‘Mother? There’s a gentleman to see you. From the hospital.’
‘Hello Gladys. My name’s Jim. How are you today?’
Gladys is as thin as George is fat. A frail and spidery old woman in a housecoat and flowery bandana, she’s not sitting in her chair so much as nesting in it, kyphotically hunched over a plate of digestives, scooping up the pieces and pressing them into her whiskery mouth.
‘Trampus has gone quiet,’ I say, looking for somewhere to put my bags, not finding anywhere.
‘Eerily quiet,’ says George.
‘What’s he doing? Tunnelling?’
‘Oh no!’ says George. ‘Don’t say that.’

happy days

Ralph reminds me of that woman in Happy Days – not the Fonzie sitcom, the Beckett two-hander. She’s buried up to her waist in a mound of crap, but seems oblivious, wittering on to a taciturn husband who sits at the bottom of the heap passing her stuff every now and again. Ralph isn’t quite buried, but it wouldn’t take much. A sneeze would do it. He’s lying precariously on his side on the very edge of a large double bed that’s piled high with rubbish. And it’s not just the bed. The whole flat is submerged, with only a trackway through the rubbish to get you from the front door to the bedroom and – at a push – to the bathroom. At least the budgie in the front room has a cage to protect its space from the rising tide of crap, although quite how Ralph ever manages to make it over there to feed and clean it is a mystery. The bird sits on its perch flicking its head in spasms of attention as I pick my way through to Ralph, who calls to me from the bedroom.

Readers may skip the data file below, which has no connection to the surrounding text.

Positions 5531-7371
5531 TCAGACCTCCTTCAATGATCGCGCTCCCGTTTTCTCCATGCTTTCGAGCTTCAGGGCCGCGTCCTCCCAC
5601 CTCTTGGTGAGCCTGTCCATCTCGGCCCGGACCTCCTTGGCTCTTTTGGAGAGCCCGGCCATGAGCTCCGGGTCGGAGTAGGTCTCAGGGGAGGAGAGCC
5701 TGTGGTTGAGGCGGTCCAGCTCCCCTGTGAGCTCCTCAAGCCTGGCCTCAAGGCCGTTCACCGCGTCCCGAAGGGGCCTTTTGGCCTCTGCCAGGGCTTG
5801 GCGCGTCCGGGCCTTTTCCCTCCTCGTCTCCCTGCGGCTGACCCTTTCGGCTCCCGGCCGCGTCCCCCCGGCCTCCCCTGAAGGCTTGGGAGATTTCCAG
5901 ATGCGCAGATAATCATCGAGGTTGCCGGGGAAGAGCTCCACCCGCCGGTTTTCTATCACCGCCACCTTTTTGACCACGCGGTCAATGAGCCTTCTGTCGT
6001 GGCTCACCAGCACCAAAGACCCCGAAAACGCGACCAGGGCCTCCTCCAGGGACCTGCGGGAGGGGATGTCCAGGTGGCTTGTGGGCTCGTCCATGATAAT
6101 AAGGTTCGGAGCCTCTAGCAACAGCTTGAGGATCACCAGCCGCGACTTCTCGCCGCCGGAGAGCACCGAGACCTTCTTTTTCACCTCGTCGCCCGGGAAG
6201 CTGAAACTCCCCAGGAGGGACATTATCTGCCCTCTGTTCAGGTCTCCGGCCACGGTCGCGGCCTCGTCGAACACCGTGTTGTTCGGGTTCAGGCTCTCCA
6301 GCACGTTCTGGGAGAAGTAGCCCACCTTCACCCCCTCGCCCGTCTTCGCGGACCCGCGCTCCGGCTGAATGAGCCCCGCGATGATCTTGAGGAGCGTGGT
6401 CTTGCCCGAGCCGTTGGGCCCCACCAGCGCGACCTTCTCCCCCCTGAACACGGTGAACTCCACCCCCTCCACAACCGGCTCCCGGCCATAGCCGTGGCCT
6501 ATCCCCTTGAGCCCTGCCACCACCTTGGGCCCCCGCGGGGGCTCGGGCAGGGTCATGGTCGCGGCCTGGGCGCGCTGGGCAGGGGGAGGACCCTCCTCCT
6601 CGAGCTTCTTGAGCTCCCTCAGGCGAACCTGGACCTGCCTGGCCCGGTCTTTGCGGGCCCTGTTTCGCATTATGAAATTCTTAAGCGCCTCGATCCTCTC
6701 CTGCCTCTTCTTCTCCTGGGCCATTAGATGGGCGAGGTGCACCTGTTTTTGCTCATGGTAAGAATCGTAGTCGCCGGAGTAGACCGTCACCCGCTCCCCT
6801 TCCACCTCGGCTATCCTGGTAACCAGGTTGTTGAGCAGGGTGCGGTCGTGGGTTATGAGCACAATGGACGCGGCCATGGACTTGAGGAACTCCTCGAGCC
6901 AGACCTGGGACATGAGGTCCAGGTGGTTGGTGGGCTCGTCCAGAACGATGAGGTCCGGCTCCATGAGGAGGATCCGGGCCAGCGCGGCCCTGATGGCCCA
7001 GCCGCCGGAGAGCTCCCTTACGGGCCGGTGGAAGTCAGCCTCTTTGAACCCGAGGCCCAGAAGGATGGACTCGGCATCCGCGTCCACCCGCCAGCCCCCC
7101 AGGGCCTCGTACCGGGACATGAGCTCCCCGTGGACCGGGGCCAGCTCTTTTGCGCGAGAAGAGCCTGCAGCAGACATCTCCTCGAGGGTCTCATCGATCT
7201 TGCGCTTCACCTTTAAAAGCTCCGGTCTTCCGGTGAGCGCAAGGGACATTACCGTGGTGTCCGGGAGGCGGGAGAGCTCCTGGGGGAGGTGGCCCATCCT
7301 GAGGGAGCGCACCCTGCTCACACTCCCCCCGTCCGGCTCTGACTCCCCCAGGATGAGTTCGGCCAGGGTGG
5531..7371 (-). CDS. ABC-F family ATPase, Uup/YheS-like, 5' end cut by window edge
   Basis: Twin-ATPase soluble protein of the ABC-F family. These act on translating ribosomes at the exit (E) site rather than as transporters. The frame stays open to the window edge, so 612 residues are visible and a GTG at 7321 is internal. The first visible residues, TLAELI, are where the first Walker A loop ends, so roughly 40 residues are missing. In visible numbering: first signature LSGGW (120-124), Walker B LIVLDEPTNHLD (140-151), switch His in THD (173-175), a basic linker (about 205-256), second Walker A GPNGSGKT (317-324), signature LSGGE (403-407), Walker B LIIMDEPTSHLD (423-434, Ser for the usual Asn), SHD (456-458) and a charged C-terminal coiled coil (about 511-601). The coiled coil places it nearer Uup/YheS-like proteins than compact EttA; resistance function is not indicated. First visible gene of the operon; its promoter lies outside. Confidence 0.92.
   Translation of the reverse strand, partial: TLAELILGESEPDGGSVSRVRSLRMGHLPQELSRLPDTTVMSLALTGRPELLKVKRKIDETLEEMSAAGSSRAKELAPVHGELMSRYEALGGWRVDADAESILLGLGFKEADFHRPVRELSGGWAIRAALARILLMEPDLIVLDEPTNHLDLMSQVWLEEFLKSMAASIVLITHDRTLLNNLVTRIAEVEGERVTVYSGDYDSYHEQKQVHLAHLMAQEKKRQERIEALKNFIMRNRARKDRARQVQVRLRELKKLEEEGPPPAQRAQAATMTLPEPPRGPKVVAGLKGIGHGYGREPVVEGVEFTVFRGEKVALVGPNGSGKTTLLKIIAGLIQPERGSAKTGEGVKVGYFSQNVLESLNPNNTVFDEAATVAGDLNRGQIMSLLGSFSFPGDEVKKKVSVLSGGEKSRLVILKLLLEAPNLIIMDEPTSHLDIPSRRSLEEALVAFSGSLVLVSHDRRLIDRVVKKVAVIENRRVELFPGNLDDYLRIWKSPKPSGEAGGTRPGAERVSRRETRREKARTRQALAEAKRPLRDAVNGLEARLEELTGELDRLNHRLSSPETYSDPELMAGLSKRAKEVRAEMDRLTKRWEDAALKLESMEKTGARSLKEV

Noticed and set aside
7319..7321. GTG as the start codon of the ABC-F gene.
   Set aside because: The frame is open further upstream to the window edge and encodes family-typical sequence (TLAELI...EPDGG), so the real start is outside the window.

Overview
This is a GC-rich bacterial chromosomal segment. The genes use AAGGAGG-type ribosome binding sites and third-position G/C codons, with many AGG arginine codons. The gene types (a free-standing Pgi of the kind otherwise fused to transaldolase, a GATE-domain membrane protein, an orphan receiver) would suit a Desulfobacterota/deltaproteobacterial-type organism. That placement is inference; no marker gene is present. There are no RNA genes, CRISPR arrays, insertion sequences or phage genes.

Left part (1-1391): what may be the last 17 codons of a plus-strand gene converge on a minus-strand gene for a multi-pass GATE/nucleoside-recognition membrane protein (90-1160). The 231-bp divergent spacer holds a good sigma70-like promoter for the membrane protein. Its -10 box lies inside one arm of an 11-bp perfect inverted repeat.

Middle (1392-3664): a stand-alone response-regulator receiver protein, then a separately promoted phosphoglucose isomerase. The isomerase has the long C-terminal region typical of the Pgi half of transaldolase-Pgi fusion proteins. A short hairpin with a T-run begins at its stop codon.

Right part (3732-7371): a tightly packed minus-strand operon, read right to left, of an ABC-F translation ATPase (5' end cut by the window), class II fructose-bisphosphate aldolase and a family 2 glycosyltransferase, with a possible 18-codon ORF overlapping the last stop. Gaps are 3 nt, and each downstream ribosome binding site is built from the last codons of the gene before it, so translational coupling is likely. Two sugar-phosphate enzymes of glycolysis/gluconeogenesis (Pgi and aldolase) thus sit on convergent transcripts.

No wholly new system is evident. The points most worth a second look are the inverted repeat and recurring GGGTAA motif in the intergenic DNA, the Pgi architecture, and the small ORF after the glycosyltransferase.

‘The bag needs changing,’ he says.
He’s right. His catheter bag is as tight as an overfilled water bottle, straining at the seams, filled with a sloughy, orange-tinged mess.
It’s hard to know where to begin. There’s nothing in the flat to clean him up, scarcely room to put my bag down let alone install equipment. We often talk about setting up a micro-environment for anyone with significantly reduced mobility. That means having all the essentials to hand – a commode, urinal, frame to help with transfers, maybe an over-bed table for food and water, a phone nearby and so on. I can’t help noticing that Ralph has already set up his own version of the micro-environment: a pile of porno mags, a remote control and a combat knife.
I’m half-way through sorting out his catheter when I hear a knock on the front door.
‘Who’s that?’ I say. He shrugs.
When no-one comes through, I go to check.
The front door is slightly ajar. Just in front of it on the floor, about an arm’s length from the threshold, a big bag of bird seed.